Khang Vuong is on a mission to change the outlook of affordable healthcare through the tech platform he's been building.Khang Vuong
Vuong in 2019 founded Mira, a health-tech company that manages an online platform connecting underinsured or uninsured individuals with medical care. He was inspired to launch the company after working in the healthcare industry, and noticing a gap in medical coverage among many poor and middle-class individuals.
When looking for a solution, Vuong knew incorporating technology would be the best way to reach people.
Through Mira's platform, users can find the closest primary care, urgent care, lab, and pharmacy near them to meet their medical needs at an affordable price. The platform is membership-based, and is targeting its marketing toward young professionals, like freelancers and independent contractors.
"I wanted to find something and serve people who are middle class, but stuck with one of those pain points like healthcare," Vuong told Ach5 in a video interview.
Name: Khang Vuong
Random delight: He's releasing a book in 2024
Key quote or motto he lives by: “I attack everyday like it's my last day.”
How Building an App Came About
Vuong moved to the United States when he was a teenager after attending a summer camp in Atlanta. He went to the University of Tennessee for undergrad and eventually made his way to Washington, DC for graduate school at George Washington University.
Vuong grew up in a poor family, he said, so he struggled financially when he first moved to the US. To make matters worse, he often was told by his professors in college that he didn't belong there. Despite the doubters, Vuong stayed optimistic and focused.
Though his schooling focused on healthcare, Vuong said he always had an interest in tech and gadgets—something he pulled from when conceptualizing his company. Ultimately, it was his own struggle with health costs that drove him to become an entrepreneur.Khang Vuong
"I was uninsured for about nine years because I came here without my parents, so I had nobody with a plan I could get under," he said.
When asked how Mira differs from other similar platforms like Zocdoc, Vuong said his app simply does more for users than its competitors.
One aspect that sets Mira apart is that it partners with healthcare providers, allowing users to see and pay the costs of their appointments beforehand to avoid being blindsided with outrageous bills.
"If you think about the experience of someone who is not insured, this is life changing, and it could be even if you have insurance," he said. "Firstly, because you know where to go and you know how much it will cost."
Since its inception two years ago, Mira has grown its network to include 125 healthcare partners spanning areas from Washington, DC to New York.
How Vuong Plans to Scale Mira
Mira began with just Vuong, a marketing representative, and an engineer, before eventually expanding to a team of 15 after securing venture capital funding. Vuong first raised $160,000 from angel investors around the time of Mira's launch, then, more recently, closed a $3 million seed round last fall.
"Around October of last year, at a point, we said okay, let's get more serious about this. It's working well," he said.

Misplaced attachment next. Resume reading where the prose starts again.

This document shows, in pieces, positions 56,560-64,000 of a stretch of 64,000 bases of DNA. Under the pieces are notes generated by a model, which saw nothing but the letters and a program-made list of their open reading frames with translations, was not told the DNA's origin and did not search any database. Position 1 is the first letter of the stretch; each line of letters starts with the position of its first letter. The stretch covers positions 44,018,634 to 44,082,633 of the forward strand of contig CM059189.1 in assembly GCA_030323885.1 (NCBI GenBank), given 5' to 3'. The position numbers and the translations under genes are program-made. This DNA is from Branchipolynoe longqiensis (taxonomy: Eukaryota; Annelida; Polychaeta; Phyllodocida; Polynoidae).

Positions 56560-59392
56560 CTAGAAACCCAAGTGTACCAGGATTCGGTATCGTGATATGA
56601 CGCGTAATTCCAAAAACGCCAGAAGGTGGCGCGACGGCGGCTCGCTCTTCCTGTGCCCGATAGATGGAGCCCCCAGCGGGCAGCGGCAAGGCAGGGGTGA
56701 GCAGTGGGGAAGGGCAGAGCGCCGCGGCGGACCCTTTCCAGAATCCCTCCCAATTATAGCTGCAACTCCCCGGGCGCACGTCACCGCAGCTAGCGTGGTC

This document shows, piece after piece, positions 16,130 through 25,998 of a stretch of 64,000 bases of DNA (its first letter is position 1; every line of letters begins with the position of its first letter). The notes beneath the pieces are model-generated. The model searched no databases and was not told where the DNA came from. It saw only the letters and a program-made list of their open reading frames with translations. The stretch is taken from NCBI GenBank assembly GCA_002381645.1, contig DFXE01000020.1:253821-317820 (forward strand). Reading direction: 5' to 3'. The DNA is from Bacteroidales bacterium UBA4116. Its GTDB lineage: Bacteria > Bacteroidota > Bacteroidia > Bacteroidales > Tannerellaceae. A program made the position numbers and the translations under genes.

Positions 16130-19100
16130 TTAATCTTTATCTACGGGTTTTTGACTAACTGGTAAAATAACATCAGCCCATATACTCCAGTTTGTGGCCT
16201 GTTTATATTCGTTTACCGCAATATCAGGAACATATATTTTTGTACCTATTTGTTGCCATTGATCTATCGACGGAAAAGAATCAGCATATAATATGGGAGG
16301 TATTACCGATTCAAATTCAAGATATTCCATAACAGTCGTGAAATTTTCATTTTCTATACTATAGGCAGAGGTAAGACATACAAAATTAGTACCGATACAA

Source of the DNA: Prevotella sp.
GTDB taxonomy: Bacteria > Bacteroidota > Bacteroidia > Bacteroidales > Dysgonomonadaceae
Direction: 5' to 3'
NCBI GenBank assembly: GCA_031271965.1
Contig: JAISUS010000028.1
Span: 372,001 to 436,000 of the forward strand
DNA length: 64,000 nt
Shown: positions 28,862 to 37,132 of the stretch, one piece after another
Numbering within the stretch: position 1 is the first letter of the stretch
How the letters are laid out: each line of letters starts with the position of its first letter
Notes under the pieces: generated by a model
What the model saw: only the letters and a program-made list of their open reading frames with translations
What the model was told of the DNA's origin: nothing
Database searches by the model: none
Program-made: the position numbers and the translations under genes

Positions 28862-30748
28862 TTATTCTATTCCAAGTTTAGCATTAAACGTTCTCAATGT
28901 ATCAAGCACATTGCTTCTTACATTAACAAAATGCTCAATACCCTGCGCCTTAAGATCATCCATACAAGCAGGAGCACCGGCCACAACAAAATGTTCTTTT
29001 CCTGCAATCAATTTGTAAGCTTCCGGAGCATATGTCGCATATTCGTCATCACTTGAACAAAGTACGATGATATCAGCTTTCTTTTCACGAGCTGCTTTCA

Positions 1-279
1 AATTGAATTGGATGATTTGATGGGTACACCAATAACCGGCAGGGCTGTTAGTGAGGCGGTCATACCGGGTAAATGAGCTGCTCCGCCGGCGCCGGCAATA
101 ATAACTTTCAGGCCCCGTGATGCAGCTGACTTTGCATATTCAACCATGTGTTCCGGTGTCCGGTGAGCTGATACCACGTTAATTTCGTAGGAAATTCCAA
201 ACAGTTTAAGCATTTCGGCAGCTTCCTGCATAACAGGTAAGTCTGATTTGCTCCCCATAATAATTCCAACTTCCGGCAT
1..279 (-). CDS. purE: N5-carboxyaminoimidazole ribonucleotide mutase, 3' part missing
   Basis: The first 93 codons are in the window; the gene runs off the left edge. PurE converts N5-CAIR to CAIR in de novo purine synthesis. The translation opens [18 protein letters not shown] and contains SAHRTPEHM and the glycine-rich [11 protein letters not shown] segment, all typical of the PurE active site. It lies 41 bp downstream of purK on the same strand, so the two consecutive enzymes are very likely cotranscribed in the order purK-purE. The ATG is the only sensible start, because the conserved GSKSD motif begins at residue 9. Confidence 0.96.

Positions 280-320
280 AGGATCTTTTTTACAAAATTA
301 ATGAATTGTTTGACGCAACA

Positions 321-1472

"The future of work comes with the future of benefits, or lack thereof. But nobody is talking about that."
Even though the funding has helped Mira grow tremendously, Vuong said securing it did not come easily. When pitching to investors, Vuong said he struggled with the fact that they didn't seem to empathize with the population he is trying to serve.
He said they often would tell him they didn't know any uninsured people. But he was adamant about telling them those people were out there, which he said was even more difficult as an Asian founder.
"What I found was the hard truth that I'm a solo founder and I'm not American at the end of the day," he said. "A lot of that background creates an uphill battle when it comes to raising VC."
Mira has come a long way since its inception. Vuong said the company first launched its platform with a simple form on Wix before building out a more robust platform that launched a year ago.
Now, Mira's more user-friendly app simply asks users what they need, directs them to the nearest facility, schedules an appointment, and takes their payment.
While Vuong is excited about his company's growth, he's not exactly enthusiastic about more people needing to use Mira's platform, especially during the pandemic. In the past year, he said a lot of users have joined Mira as a gap solution during these hard times.
"Unfortunately, we're in healthcare, and if we're growing, that means more people are getting sick," he said.
"I never pray to God to give me more bookings, but because of the pandemic, we're seeing a lot of people getting laid off from their jobs, and more people are losing their healthcare benefits and so they come to us."
Since last March, Vuong said Mira's membership retention rate has been over 80%. Looking ahead, he's hoping to expand Mira to more markets this year.
Above all, Vuong said he's working to improve Mira as a long-term solution for the healthcare industry. He's not just thinking about how Mira can help now, he's thinking about how it could be more useful as people continue to work from home and move into the gig economy.
"The future of work comes with the future of benefits, or lack thereof," he said. "But nobody is talking about that."